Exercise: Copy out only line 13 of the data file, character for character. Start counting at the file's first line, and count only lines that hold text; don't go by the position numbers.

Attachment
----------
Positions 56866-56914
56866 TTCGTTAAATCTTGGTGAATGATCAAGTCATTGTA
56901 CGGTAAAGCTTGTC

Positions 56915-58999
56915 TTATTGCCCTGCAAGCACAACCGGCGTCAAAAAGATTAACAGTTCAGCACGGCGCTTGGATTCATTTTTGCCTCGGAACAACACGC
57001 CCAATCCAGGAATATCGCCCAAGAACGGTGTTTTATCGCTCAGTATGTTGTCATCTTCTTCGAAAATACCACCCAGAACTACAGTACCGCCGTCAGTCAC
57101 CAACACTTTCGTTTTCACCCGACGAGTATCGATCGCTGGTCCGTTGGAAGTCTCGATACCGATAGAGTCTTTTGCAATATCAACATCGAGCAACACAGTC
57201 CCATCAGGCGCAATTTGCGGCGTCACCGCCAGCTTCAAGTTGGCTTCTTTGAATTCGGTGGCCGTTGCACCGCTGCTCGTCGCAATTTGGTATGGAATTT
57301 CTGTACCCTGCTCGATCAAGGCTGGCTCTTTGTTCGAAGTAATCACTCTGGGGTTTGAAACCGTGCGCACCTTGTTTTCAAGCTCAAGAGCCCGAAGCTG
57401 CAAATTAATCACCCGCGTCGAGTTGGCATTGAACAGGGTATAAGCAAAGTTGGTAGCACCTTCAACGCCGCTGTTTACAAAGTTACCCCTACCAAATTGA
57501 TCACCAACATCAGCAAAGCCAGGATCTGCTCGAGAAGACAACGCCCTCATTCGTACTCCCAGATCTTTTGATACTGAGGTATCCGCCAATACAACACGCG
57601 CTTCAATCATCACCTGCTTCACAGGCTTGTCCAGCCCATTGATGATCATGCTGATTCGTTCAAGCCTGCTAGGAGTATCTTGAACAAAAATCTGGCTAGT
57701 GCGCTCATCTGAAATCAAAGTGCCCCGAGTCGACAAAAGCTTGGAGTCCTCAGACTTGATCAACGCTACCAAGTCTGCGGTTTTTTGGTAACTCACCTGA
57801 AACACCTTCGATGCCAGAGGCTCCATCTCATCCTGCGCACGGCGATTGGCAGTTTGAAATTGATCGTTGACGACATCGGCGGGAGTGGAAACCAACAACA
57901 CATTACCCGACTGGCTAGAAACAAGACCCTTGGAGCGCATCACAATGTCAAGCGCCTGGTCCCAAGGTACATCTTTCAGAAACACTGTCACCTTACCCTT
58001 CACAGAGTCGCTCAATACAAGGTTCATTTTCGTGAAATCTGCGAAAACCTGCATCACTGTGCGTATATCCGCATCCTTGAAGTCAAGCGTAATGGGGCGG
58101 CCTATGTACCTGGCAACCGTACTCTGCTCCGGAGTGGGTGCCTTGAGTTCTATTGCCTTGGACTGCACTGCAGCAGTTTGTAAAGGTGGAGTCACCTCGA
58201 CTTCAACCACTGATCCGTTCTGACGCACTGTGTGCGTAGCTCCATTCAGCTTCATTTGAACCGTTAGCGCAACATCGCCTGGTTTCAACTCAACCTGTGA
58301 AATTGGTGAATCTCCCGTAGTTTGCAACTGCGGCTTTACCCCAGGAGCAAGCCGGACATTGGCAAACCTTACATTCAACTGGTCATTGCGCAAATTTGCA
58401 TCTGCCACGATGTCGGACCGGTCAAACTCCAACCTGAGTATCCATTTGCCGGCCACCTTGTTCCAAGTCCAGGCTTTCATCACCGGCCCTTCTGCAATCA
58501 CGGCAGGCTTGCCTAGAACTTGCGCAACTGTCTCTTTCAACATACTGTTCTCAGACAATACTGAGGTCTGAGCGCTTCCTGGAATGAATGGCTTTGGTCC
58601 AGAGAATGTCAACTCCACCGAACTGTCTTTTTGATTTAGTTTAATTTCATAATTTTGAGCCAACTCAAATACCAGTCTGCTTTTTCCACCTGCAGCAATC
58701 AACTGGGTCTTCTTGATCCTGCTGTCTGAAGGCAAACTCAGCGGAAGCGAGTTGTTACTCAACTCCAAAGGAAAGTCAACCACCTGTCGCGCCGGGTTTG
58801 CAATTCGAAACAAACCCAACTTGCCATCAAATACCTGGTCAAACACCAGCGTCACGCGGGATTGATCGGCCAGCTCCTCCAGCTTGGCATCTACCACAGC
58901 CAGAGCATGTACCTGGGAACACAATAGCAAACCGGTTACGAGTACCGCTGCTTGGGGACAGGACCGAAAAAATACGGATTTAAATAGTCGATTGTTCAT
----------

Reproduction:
57701 GCGCTCATCTGAAATCAAAGTGCCCCGAGTCGACAAAAGCTTGGAGTCCTCAGACTTGATCAACGCTACCAAGTCTGCGGTTTTTTGGTAACTCACCTGA